Women in leadership will likely encounter confusing and disappointing relationships. As a conservative, former Southern Baptist woman called to ministry, I am no exception.
Last year, I remember having a discussion about advocacy for women with three male colleagues whom I trusted as committed egalitarians. “What should I think about those who say they support my equality and calling, but who hold positions at institutions that clearly do not support women’s leadership in the church?” I wondered. “How can they stay quiet just for a job?”
I didn’t get the answers I sought from these colleagues at the time, but the next day the Holy Spirit led me to Hebrews 11:24-26:
By faith Moses, when he had grown up, refused to be known as the son of Pharaoh’s daughter. He chose to be mistreated along with the people of God rather than to enjoy the fleeting pleasures of sin. He regarded disgrace for the sake of Christ as of greater value than the treasures of Egypt, because he was looking ahead to his reward (NIV 2011).
I shared these verses with one of these male colleagues, and I remember praying with thankfulness for men like him and other men like Moses who gave up privileges they could easily have had, in order to walk alongside women like me who are called to ministry.
Two weeks later, however, without warning, that same male friend took a job at a Christian institution where women like me are not allowed to teach. Heartbroken, I wondered how a friend could work in an environment where women are denied opportunities to use their gifts and follow the Holy Spirit’s leading simply because of their gender. Women called to ministry will sometimes have confusing relationships and times of great discouragement. And yet, we also have the opportunity to be extra thankful to Jesus for those friends who do stay by us, for the ones who refuse to benefit from privileges that their sisters in Christ cannot also enjoy.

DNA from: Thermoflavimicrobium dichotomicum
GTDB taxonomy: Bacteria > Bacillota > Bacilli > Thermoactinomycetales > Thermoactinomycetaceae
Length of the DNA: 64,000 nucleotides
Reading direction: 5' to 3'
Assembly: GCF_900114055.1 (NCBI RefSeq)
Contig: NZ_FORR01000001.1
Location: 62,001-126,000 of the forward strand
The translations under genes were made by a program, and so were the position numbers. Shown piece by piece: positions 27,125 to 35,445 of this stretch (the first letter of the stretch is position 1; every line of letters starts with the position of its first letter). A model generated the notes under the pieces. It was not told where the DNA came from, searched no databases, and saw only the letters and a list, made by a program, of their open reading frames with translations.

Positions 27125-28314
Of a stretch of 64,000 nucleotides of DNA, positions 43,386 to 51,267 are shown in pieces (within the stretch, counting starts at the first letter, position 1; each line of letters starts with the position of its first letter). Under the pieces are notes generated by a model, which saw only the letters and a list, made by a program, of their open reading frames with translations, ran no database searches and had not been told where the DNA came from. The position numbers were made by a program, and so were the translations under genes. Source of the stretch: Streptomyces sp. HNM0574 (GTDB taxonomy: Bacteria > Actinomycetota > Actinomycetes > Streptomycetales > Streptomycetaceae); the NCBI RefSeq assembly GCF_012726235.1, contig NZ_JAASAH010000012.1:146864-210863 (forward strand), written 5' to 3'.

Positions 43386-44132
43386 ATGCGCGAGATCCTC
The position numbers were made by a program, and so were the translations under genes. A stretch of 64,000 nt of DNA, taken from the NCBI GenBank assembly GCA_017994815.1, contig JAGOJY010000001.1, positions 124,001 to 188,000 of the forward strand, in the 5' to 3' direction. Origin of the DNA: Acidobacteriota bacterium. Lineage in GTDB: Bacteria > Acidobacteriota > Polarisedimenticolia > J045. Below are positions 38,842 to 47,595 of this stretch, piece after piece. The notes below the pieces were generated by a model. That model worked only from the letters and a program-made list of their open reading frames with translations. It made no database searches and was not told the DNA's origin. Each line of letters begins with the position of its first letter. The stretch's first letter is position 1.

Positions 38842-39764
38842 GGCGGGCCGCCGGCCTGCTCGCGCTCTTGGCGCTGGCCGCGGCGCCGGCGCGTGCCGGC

My advice for other women in ministry who experience this kind of disillusionment? Pray for those who disappointed you, and always leave the door open for reconciliation. Concentrate on those who do recognize your worth and gifts, making a point to thank them for their support. Expressing thankfulness is a means to reinforce the joy that egalitarians give you instead of dwelling on disappointment.
Personally, I am especially thankful whenever I receive Arise, which reminds me each week of my worth to Jesus and others. Not only that, I often find myself passing along the e-letter to other Christian women leaders who walk through the same struggles. Thank you, CBE, for being a truly faithful friend.